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December 3, 2012
EAST LANSING - Michigan State (6-6, 3-5) and TCU (7-5, 4-5) led their respective conferences in total defense during the regular season and each program has struggled on offense at times during the 2012 season.
That seems like a recipe for a low-scoring defensive standoff when the Spartans and Horned Frogs meet in Tempe, Ariz., at Sun Devil Stadium on Dec. 29 in the Buffalo Wild Wings Bowl.
Not so fast, says TCU coach Gary Patterson.
"I've always said you've got to be careful what you talk about because usually it changes when you give two teams a month to prepare for a bowl game," said Patterson. "They said when I played in the Rose Bowl that it was going to be a scoring fest and it ended up 21-19. For us, we want to find a way to win a bowl game. But I don't know about a defensive struggle."
Michigan State lost five games by a combined 12 points during Big Ten play in 2012. A scoring offense ranked No. 107 in the FBS is a big reason why Michigan State is playing its bowl game before the New Year.
"We have to score more effectively in the red zone and again that's one the reasons why our games have been so close," said Spartan coach Mark Dantonio. "We do some things well, we've got to do some other things better. We will try and fix those things as we move forward."
Lack of experience at the skill positions on offense is something Dantonio is less concerned about now than he was in September.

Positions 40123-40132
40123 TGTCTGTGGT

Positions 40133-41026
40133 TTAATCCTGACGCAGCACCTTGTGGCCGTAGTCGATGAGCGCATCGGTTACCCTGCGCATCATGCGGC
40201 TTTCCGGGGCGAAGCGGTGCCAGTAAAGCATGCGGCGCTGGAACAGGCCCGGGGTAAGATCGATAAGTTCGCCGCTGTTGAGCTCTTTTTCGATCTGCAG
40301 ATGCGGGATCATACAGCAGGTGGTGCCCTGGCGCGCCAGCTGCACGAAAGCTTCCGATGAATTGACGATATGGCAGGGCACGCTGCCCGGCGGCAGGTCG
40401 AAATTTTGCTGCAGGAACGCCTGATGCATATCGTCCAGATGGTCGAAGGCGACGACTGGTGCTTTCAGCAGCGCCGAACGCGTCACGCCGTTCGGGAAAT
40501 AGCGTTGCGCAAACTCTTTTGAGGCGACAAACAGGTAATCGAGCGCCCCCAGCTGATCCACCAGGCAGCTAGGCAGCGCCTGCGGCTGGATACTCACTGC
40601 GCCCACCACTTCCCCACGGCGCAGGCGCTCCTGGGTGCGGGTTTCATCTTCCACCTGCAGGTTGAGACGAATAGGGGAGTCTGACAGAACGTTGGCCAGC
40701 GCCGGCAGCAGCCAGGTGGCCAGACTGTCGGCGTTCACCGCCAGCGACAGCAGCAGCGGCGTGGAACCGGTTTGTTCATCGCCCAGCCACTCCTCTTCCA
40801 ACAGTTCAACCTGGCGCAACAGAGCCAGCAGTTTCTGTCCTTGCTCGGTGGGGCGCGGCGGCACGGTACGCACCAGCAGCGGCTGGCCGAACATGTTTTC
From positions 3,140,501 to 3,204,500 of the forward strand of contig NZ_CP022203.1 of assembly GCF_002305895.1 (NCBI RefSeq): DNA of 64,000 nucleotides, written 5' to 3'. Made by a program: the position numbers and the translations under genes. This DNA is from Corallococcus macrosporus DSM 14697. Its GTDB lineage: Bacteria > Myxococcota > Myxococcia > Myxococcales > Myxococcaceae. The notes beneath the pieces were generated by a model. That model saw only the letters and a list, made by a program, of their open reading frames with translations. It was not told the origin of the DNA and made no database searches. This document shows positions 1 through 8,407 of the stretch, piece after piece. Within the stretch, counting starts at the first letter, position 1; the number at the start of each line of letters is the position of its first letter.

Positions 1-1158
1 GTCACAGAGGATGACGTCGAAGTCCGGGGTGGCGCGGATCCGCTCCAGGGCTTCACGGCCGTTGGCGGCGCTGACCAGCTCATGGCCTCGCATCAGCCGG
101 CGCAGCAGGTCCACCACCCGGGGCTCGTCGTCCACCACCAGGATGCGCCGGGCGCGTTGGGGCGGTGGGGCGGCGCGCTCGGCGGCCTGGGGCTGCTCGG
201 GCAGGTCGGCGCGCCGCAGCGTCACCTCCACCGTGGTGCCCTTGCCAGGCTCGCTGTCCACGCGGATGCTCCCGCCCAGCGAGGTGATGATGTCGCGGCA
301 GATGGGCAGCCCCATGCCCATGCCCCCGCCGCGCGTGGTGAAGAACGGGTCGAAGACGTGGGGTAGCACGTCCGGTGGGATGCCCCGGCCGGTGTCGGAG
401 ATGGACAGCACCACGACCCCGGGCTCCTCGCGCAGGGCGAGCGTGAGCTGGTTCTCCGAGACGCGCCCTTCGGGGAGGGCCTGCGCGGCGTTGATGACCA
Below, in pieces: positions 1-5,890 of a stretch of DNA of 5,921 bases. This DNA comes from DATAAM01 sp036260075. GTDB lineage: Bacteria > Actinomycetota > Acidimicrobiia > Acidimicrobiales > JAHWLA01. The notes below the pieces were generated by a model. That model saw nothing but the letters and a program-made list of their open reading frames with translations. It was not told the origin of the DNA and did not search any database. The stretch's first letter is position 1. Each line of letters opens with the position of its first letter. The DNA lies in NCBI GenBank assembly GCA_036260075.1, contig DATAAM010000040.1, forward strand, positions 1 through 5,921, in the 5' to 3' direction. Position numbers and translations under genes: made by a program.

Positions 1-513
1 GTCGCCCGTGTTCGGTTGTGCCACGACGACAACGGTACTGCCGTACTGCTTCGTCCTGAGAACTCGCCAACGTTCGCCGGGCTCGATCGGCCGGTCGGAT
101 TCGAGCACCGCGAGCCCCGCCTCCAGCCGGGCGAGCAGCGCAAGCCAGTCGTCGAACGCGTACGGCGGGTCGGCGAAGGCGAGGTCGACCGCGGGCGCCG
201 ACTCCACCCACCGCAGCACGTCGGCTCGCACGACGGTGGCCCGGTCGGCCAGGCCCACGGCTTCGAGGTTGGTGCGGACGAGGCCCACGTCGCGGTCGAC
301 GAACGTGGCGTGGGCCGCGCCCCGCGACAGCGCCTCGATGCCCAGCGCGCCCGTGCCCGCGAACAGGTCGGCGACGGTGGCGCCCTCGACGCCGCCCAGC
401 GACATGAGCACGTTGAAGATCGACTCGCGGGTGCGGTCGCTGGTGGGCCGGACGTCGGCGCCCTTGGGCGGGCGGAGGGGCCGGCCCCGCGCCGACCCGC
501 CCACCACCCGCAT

"We lost 95 percent of our passing offense from last year, whether it be the quarterback, two tight ends, and three wide receivers, and a tailback as well," Dantonio said. "Our guys came in inexperienced and I think there was room for growth and there was a big learning curve. I think we are past that. I think we have guys now who will catch the ball and have confidence in themselves and I think that is showing toward the end of the season."
Michigan State junior Andrew Maxwell completed 228-of-431 passes for 2,578 yards and 13 touchdowns with 9 interceptions.
"Maxwell is a guy that had limited playing time, but he has great leadership skills and he is calm under pressure," said Dantonio. "Nevertheless, I think there was a growing period there early in the season."
Maxwell took over for record-setter Kirk Cousins, who led the Spartans to back-to-back 11-win seasons as a junior and senior.
Redshirt freshman Trevone Boykin replaced troubled junior Casey Pachall as TCU's starting quarterback four games into the 2012 season.
"Obviously, there was a little bit of a rough patch," said Patterson, "but a big overtime win at West Virginia and then we also beat Texas in Austin, which was a big win for us here ... Really, he hasn't matured. But it is hard to give up a junior that had been 11-2 and then also was 4-0 in this season."
Bowl practice should benefit Boykin.
"I think this month of December will really give him a chance to step back and get 13 or 14 practices under his belt to make him better," Patterson said. "It is going to help him quite a bit to be able to do that. Obviously, he got us back to a bowl game which was something of a concern from the beginning."
TCU averaged 28 points per game with Boykin in the starting lineup. The Horned Frogs were 3-5 in the games that the redshirt freshman started in 2012.
"That will be our challenge, produce points against a group that hasn't given up a lot of points this season," said Patterson. "We have quite a challenge on our hands."